(4)
Coagulant activity: In vitro coagulant activity of venoms is assessed by the addition of various doses of venom to samples of citrated human plasma, obtained from healthy donors, followed by the determination of clotting time. Activity is expressed as the minimum coagulant dose (MCD), defined as the dose of venom that induces clotting in 60 seconds [36,39]. For assessing the thrombin-like activity of venoms, a similar test is performed on fibrinogen solutions instead of plasma [36].
(5)
Defibrinogenating activity: This is assessed in rats or mice by intravenous injection of venom solutions. After a defined period of time, a blood sample is collected, placed in a glass tube and incubated at room temperature for observation of clot formation. Activity is expressed as the minimum defibrinogenating dose (MDD), defined as the dose of venom that induces incoagulability, i.e., blood remains unclottable, in all animals injected [36,39].
(6)
Other tests: Assays for the determination of other toxic activities, such as edema-forming activity, ex vivo neurotoxic activity and thrombocytopenic effect, have been described [49,50,51]. The analysis of the neutralization of venom enzyme activities, including neutralization of proteinase, phospholipase A2 and hyaluronidase activities, has been also investigated [41,52,53]. Similarly to the neutralization of lethality, for the analysis of the neutralization of venom enzyme activities, various mixtures of venom:antivenom incubated for 30 min at 37 °C are tested, and neutralization of venom activity is expressed as ED50, i.e., the antivenom/venom ratio in which the effect of venom is neutralized by 50% [54]. In the case of coagulant and defibrinogenating activities, neutralization is expressed as the effective dose (ED), defined as the antivenom/venom ratio at which the clotting time of plasma is prolonged three times when compared to plasma incubated with venom alone (for coagulant activity) or as the antivenom/venom ratio in which blood clots form in all animals injected (for defibrinogenating effect) [39].

3. Omics Toolbox for the Preclinical Assessment of Antivenom Efficacy: The Venomics-Antivenomics Platform

Research on venoms has been continuously enhanced by advances in technology. Progress in high-throughput “omics” methodologies and associated instrumentation has catalyzed an expansion of the scope of biological research from the biochemical analyses of just a few molecules at a time to the systematic and simultaneous study of whole genome sequences, transcriptomes and proteomes. Particularly, the last decade has witnessed the introduction of protocols and strategies for unravelling the toxin composition of venoms (“venomics”) in great detail, both directly (employing proteomics-centered approaches) [20,21,55,56,57] or indirectly (via cDNA library construction or next-generation high-throughput venom gland transcriptomics and bioinformatic analysis) [58,59] in a relatively rapid and cost-effective manner (reviewed in [23]). Proteomics-centered venomics requires homologous searchable databases to fully exploit its analytical capabilities. In addition, the combination of homologous venom proteomics and venom gland transcriptomics can yield complete, or nearly complete, locus-specific, assigned venom proteomes [60,61,62]. Such proteomics characterization of snake venoms offers a framework for rationalizing the bioactivities of venoms (Figure 2) and for clustering venoms based on within- and between-species shared traits and trends [23].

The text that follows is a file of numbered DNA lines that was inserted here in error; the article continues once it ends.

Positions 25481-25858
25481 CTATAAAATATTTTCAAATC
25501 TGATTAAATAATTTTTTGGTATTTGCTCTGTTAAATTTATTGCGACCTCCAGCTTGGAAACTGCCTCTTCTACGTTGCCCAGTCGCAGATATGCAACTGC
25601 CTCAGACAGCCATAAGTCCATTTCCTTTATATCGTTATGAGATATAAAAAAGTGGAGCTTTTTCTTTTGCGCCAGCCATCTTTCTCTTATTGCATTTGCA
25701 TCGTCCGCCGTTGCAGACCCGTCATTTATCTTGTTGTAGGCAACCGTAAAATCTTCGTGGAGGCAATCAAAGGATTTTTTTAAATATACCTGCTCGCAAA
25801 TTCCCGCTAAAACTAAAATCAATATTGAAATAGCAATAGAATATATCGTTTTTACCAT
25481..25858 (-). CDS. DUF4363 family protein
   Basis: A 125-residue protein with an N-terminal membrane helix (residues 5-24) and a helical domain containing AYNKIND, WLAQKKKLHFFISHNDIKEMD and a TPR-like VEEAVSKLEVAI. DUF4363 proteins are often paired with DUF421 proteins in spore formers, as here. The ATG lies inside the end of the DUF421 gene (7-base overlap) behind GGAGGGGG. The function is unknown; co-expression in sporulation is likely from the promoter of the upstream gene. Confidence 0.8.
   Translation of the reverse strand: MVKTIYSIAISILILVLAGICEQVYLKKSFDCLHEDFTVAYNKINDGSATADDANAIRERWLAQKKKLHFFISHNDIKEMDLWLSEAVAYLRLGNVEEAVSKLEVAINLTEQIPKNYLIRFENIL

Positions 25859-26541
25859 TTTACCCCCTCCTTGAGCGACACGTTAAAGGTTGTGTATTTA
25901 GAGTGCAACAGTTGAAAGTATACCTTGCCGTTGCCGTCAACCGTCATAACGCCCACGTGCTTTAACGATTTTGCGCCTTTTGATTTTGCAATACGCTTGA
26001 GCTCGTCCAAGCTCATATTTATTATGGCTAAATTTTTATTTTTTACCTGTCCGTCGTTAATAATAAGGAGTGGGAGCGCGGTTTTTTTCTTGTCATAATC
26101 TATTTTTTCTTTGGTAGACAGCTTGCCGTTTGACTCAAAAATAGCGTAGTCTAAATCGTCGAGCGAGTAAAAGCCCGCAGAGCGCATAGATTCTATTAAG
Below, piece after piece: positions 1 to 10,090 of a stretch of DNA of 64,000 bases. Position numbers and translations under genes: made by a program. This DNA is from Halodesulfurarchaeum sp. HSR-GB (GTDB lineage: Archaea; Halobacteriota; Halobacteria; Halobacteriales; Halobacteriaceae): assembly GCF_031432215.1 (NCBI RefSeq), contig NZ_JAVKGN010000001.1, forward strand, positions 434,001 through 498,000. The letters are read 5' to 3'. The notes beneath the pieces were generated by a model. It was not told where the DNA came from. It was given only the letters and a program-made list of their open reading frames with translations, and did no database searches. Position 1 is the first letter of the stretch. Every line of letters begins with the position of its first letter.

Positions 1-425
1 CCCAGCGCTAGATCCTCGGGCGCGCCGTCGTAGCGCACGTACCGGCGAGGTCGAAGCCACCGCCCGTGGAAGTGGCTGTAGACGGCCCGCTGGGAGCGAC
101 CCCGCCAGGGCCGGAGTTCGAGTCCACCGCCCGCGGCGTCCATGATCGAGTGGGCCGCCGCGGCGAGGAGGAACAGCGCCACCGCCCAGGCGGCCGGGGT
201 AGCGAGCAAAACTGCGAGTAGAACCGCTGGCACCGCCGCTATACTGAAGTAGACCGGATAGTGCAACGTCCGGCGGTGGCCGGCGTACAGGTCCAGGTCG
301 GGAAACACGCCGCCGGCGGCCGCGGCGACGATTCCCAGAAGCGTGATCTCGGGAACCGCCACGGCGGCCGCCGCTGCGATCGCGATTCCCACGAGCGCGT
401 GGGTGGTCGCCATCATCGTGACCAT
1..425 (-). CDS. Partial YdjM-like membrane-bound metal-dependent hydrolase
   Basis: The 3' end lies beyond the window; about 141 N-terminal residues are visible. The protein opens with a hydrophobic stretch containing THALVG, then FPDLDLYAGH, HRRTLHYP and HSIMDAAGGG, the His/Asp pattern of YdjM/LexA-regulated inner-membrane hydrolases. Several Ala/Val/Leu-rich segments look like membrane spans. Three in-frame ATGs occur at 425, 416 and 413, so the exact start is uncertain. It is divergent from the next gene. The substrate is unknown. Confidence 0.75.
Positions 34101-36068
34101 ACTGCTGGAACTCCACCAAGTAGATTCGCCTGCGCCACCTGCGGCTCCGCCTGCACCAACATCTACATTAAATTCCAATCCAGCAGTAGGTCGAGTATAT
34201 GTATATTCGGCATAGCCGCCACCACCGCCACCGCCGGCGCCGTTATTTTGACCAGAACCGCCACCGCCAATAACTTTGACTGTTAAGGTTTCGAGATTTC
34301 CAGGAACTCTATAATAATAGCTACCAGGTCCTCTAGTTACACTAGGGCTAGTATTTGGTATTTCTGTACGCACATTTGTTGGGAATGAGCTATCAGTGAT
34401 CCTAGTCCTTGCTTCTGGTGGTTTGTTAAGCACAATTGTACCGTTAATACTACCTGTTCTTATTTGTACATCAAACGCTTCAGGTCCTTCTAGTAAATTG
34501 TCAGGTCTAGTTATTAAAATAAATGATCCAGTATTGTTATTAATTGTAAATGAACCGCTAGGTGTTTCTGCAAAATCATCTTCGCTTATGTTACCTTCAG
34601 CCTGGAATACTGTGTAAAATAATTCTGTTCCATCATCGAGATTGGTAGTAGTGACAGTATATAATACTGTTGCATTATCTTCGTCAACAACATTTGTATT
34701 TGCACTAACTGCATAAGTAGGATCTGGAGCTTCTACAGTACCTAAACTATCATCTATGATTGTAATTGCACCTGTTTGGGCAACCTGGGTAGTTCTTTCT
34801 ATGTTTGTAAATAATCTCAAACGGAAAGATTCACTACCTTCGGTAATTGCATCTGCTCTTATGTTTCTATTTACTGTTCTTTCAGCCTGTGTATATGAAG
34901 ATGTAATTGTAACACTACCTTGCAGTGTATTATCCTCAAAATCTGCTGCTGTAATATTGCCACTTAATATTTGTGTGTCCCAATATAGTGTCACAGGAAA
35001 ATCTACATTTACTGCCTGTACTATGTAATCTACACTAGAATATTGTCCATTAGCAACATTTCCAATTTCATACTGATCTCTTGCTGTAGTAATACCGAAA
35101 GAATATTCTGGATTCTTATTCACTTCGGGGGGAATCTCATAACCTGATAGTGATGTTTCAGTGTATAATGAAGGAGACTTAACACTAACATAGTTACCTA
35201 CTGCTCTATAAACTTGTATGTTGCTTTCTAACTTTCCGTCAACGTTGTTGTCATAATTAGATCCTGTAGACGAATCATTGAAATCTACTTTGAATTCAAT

A specific question that has been addressed in recent years using a venomics approach, that is of relevance for the treatment of snakebites, concerns the occurrence and onset of geographic and ontogenetic shifts in toxin composition within Bothrops [63,64,65,66], Crotalus [25,67,68,69], Sistrurus [70,71], Lachesis [72,73] and Gloydius [74] genera. These studies highlight the concept that a species should be considered as a group of metapopulations and that within a species range, pedomorphic and ontogenetic venom phenotypes often occur in geographically-differentiated areas [23,75]. This knowledge is of fundamental importance for the selection of species and specimens for the manufacturing of improved therapeutic antivenoms. To aid in antivenom design and to assess the range of the possible clinical applications of current commercial or experimental monospecific and polyspecific antivenoms, the proteomics-centered protocol, dubbed “antivenomics”, was developed [76,77].